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Top VC deals this week: Amazon buys Blink, Daimler backs an Uber competitor, Didi raises billions

  • Amazon is acquiring the makers of wireless home security cameras, Blink.
  • Daimler is acquiring French Uber competitors, Chauffer Prive.
  • Didi Chuxing raised $4 billion to fuel its autonomous vehicle research and global expansion.

Here's a round-up of the most important deals in venture capital from the past week.

Exits

Jeff Bezos
Paul Morigi | Getty Images
Jeff Bezos

Amazon is acquiring Blink, a Boston-area start-up originally incorporated as Immedia Semiconductor. Blink makes wireless home security devices, including a camera and internet-connected doorbell that are compatible with the Amazon Echo. Terms of the deal were not disclosed. However, the company's investors confirmed that Immedia is being acquired in whole by Amazon. (It is not spinning out the Blink brand.)

Blink investor and board member David Aronoff, a general partner at Flybridge, told CNBC that the company's cameras have been popular because they work well in low-light environments, were affordable relative to competitors' devices, and were designed to be "super low power"-- they run for two years on a pair of replaceable, AA lithium batteries. The acquisition could help make Amazon more competitive with Google and its Nest brand security systems.

CEO of German carmaker Daimler and Mercedes-Benz, Dieter Zetsche.
Fabrice Coffrini | AFP | Getty Images
CEO of German carmaker Daimler and Mercedes-Benz, Dieter Zetsche.

German automaker Daimler is acquiring Chauffer Prive, competitors to Uber in France, the companies announced on Thursday. The parent of Mercedes Benz, Daimler is investing in and acquiring ridesharing companies the world over. For example, it previously invested in Dubai-based Uber competitors Careem, and earlier this year acquired the German app Flinc, which facilitates short-distance carpooling. Other car companies are taking a similar tack to fight off competition from tech giants like Alphabet, which owns Waze and Waymo, and younger car makers like Tesla or BYD.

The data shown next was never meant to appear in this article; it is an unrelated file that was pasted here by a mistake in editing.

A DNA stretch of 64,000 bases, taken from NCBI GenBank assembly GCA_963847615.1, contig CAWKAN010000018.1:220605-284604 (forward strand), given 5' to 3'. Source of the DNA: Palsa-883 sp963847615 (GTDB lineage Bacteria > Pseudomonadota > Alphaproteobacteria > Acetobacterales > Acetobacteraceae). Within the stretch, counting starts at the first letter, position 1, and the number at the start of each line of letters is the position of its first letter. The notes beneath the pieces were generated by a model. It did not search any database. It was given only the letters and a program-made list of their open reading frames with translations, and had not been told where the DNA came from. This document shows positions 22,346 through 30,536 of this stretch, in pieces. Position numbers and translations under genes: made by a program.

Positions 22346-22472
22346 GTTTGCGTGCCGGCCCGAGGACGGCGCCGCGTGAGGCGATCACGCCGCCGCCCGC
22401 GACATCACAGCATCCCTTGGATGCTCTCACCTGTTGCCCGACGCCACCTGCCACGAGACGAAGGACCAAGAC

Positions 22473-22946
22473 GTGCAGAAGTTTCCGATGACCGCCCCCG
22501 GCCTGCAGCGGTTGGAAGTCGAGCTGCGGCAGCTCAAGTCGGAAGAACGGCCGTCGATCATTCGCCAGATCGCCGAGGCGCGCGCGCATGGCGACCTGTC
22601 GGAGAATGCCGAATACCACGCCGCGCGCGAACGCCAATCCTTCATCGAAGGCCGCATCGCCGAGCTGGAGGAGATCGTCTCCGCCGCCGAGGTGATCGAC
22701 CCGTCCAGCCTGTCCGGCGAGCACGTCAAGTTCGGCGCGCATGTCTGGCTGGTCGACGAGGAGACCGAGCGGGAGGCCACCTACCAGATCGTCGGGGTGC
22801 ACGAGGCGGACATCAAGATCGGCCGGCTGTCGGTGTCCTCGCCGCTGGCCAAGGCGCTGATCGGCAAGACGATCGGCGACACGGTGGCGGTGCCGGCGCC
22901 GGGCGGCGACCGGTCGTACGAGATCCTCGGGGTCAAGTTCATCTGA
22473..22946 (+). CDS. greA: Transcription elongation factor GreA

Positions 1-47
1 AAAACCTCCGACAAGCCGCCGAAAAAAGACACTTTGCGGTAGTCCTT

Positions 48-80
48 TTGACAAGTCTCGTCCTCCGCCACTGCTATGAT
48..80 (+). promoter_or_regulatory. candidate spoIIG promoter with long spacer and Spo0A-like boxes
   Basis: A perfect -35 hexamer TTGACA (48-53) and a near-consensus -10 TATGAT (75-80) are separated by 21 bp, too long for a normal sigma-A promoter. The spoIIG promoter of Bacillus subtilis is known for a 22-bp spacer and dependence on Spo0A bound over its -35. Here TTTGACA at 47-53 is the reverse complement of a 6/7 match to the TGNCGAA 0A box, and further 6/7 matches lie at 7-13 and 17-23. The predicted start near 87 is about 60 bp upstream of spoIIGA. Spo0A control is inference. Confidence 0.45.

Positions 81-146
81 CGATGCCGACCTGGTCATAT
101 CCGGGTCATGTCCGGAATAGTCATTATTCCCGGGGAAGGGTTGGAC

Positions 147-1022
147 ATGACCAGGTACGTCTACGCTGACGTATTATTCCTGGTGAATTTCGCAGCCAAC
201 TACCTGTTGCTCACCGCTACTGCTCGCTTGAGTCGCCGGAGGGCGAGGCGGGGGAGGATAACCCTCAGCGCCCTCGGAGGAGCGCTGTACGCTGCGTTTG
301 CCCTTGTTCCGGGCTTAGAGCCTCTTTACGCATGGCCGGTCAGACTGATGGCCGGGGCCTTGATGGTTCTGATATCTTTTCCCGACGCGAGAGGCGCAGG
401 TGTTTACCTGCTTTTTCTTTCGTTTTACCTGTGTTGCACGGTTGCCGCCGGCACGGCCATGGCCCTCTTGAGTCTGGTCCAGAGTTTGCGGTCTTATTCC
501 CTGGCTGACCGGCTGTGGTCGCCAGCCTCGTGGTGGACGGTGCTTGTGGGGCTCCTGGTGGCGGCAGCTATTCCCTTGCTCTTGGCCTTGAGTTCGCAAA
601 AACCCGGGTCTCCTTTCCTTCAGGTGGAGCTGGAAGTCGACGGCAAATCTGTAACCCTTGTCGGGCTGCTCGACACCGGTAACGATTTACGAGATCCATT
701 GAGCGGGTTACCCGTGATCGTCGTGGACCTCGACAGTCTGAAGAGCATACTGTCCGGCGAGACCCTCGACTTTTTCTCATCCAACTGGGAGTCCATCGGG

Start-ups

Chinese ride-hailing giants Didi Chuxingraised $4 billion in new growth funding to dominate the global market. The company is getting ready to expand in both Taiwan and Mexico in 2018. With a relatively new AI research and development office in Silicon Valley, Didi increasingly competes with Uber for a supply of tech talent, drivers and passengers. Didi's backers include Apple, Alibaba and Softbank, which has made an offer to invest significantly in Uber as well.

Carbon has raised $143 million of a targeted, $200 million series D round for its advanced manufacturing technology. The company's 3-D printers are already being used to manufacture a huge range of items, including car and airplane parts, props for Hollywood studios and, most famously, the lattice-like midsole in Adidas' Futurecraft 4D sneakers. Investors in the new round included: Baillie Gifford, Fidelity, Archina Capital, Adidas, General Electric and JSR Corp.

SoftBank Group is leading a $120 million investment in Lemonade, a New York City-based "insurtech" start-up. Lemonade's app lets home owners or renters in the U.S. quickly find and buy property and casualty insurance. The app also lets users file claims and get paid within minutes via mobile. Other investors in Lemonade include its earlier backers: Aleph, Allianz, General Catalyst, Google's venture arm GV, Sequoia Capital, Sound Ventures, Thrive Capital, Tusk Ventures, and XL Innovate.